#Saudi Ambassador to the U.S. Vows to Keep Hitting Yemen, “No Matter What”

“Will you continue to use cluster weapons in Yemen?” we asked Prince Abdullah Al-Saud, Saudi Arabia’s ambassador to the United States.

“This is like the question, ‘Will you stop beating your wife?’” Al-Saud responded”>, letting loose a bellowing laugh.

We continued to ask with the same question, and the ambassador grew tired of our persistence. “You are political operators!” he accused. “I’m not a politician.”

At last week’s Annual Arab-U.S. Policymakers Conference — bankrolled by oil companies Chevron, ExxonMobile, and ConocoPhillips, and weapons contractors Lockheed Martin, Raytheon, and Boeing — the Saudi ambassador was the keynote speaker.

The Saudi-led coalition bombing Yemen had “righteousness, legitimacy, a lot of support,” and would keep bombing “no matter what it takes,” he told the audience, which included U.S. military officials as well as defense contractors and oil executives.

“If anyone attacks human lives, and disturbs the border, in whatever region, we’re going to continue hitting them, no matter what,” said Al-Saud.

“Anyone who wants to solve the Yemen problem should understand who is making all the problems,” he said, ducking Saudi responsibility for the suffering in Yemen. “We will not at all allow anything to develop in the future like this no matter what it takes.”

Saudi Arabia began bombing Yemen in March 2015, shortly after Yemen’s Saudi-backed ruler fled to Riyadh and six months  after Houthi rebels from the border region of Northern Yemen moved south and overran the capital.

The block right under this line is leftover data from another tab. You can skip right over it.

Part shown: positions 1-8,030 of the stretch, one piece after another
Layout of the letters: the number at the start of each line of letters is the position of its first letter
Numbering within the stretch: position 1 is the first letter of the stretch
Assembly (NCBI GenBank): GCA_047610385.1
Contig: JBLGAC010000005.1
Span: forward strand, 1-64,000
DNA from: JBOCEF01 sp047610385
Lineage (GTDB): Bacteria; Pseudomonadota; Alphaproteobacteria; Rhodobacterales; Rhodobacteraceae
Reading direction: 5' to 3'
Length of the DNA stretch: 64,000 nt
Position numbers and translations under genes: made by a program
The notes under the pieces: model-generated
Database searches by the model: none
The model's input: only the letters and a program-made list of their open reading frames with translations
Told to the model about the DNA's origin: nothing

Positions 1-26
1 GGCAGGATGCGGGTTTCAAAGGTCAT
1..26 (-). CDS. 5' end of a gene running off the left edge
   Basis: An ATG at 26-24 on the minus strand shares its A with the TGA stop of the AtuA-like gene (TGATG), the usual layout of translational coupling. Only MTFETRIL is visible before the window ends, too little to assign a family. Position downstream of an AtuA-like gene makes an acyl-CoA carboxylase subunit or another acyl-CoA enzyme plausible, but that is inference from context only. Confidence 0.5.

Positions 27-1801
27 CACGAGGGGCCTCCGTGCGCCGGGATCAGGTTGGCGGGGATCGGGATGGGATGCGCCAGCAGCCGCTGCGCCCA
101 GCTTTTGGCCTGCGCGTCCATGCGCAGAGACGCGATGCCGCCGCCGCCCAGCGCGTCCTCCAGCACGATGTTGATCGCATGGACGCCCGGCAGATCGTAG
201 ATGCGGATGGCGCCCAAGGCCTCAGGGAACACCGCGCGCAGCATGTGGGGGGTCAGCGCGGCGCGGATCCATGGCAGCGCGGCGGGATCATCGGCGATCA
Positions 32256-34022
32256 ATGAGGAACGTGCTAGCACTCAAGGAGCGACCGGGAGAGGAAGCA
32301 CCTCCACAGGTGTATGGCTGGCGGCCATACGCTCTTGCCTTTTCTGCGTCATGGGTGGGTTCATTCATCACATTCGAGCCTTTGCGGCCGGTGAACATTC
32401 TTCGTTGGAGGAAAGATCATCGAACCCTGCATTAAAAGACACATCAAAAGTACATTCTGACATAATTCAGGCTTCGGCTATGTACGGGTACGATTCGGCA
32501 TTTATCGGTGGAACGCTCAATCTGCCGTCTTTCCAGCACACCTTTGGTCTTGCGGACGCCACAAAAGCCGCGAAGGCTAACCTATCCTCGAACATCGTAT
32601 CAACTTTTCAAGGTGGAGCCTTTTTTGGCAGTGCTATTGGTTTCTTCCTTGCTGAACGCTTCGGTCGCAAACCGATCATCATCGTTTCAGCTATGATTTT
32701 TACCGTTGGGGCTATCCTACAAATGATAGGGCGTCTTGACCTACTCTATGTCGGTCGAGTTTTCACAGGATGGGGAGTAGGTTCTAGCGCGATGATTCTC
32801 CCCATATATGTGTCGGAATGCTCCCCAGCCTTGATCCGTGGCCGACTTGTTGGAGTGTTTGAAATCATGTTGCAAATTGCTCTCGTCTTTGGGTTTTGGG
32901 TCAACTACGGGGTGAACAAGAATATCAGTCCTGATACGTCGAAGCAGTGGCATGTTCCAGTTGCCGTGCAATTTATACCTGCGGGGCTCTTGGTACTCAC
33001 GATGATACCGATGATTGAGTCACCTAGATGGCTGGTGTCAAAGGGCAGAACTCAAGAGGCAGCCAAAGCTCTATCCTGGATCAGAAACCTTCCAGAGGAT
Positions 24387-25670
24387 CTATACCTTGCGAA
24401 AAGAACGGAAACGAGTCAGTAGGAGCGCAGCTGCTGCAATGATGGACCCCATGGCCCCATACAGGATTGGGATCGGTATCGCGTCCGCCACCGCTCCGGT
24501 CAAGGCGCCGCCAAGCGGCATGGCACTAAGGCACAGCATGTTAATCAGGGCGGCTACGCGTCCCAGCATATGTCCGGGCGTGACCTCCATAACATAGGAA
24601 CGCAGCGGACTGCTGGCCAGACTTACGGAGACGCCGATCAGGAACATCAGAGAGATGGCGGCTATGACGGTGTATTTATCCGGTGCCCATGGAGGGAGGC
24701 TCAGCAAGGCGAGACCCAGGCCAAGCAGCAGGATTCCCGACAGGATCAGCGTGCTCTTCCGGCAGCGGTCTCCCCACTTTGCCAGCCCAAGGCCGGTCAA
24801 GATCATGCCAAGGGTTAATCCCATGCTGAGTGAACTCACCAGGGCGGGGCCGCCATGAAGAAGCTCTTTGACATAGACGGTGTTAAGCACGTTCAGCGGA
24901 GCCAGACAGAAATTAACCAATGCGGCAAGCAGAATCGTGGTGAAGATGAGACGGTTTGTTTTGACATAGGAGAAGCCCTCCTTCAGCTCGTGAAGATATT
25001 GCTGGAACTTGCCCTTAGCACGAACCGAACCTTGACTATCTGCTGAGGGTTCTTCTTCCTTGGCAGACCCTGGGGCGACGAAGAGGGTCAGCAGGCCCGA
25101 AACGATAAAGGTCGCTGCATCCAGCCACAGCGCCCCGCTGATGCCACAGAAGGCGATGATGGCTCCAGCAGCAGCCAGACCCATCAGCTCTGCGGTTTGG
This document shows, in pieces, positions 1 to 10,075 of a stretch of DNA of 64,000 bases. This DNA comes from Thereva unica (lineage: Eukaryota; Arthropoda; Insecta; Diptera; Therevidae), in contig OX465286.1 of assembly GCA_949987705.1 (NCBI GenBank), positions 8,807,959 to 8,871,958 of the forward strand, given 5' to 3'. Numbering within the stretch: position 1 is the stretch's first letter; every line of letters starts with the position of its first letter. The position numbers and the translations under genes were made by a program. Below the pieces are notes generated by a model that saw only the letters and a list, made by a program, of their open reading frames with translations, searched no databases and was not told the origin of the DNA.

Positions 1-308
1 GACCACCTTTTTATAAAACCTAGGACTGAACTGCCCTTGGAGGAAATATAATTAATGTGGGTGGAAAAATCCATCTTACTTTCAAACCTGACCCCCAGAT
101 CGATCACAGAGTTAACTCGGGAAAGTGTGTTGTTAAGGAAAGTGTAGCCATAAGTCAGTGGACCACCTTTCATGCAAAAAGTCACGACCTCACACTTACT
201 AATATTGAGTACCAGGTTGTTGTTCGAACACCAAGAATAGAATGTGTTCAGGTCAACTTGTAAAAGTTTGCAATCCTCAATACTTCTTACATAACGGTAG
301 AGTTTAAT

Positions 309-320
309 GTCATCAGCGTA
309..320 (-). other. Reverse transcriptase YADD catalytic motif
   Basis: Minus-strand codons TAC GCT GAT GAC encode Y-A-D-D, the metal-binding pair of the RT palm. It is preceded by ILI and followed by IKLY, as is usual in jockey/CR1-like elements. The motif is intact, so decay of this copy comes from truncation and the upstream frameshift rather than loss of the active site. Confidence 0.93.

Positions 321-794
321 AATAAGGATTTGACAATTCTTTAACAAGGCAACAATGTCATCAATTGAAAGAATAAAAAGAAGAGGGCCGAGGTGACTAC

Saudi Arabia has since been responsible for the majority of the 10,000 deaths in the conflict, according to the U.N. The coalition has repeatedly targeted civilian sites, including homes, farms, factories, markets, hospitals, and children’s schools.

When asked by The Intercept why Saudi Arabia continued to strike civilian targets, the ambassador responded, “We have no interests in doing these things. If it was just a military victory without care for human life, we would have bombed Saada [a Houthi stronghold].”

In May, a spokesman for the Saudi-led coalition announced on Saudi state television that the entire province of Saada was a military target, and warned the residents to leave.

Eli Massey of In These Times asked the ambassador if he disputes the fact that most civilian casualties in Yemen come from the Kingdom’s airstrikes. “You are really, you’re a heckler. You’re a politician,” he said, dismissing Massey. When The Intercept repeated Massey’s question, he responded “Yes! Yes!”  When we asked him to prove his claim, he grew more dismissive. “You are a political operative,” he said.

Despite the catastrophic humanitarian toll of the Saudi coalition bombing campaign, the U.S. military has continued to play a supporting role, providing targeting intelligence, signing off on $20 billion in weapons shipments, and flying refueling missions for Saudi aircraft.

After a year and a half of war, the Obama administration has come under increasing pressure from Congress and human rights groups to cut off its support for the coalition. After Saudi Arabia bombed a funeral in Sana’a earlier this month, killing 140 people and wounding more than 500, the White House initiated a review of its support, and threatened to “adjust our support so as to better align with U.S. principles, values and interests.” It is unclear when the review will be completed.

Ahmed Awad Bin Mubarak, the ambassador to the United States from Yemen’s exiled government, also told the audience that Saudi Arabia was not to blame for the suffering in Yemen. “Yemen is suffering from all sorts of serious problems – all of which have been caused by the irresponsible actions of Houthi rebels,” Mubarak said.

Top photo: Yemenis stand on a rooftop looking at smoke billows from a building following an air strike reportedly carried out by the Saudi-led coalition in Sanaa, Yemen, on Sept. 25, 2016.

The post Saudi Ambassador to the U.S. Vows to Keep Hitting Yemen, “No Matter What” appeared first on The Intercept.

from The Intercept ift.tt/2dYRscE

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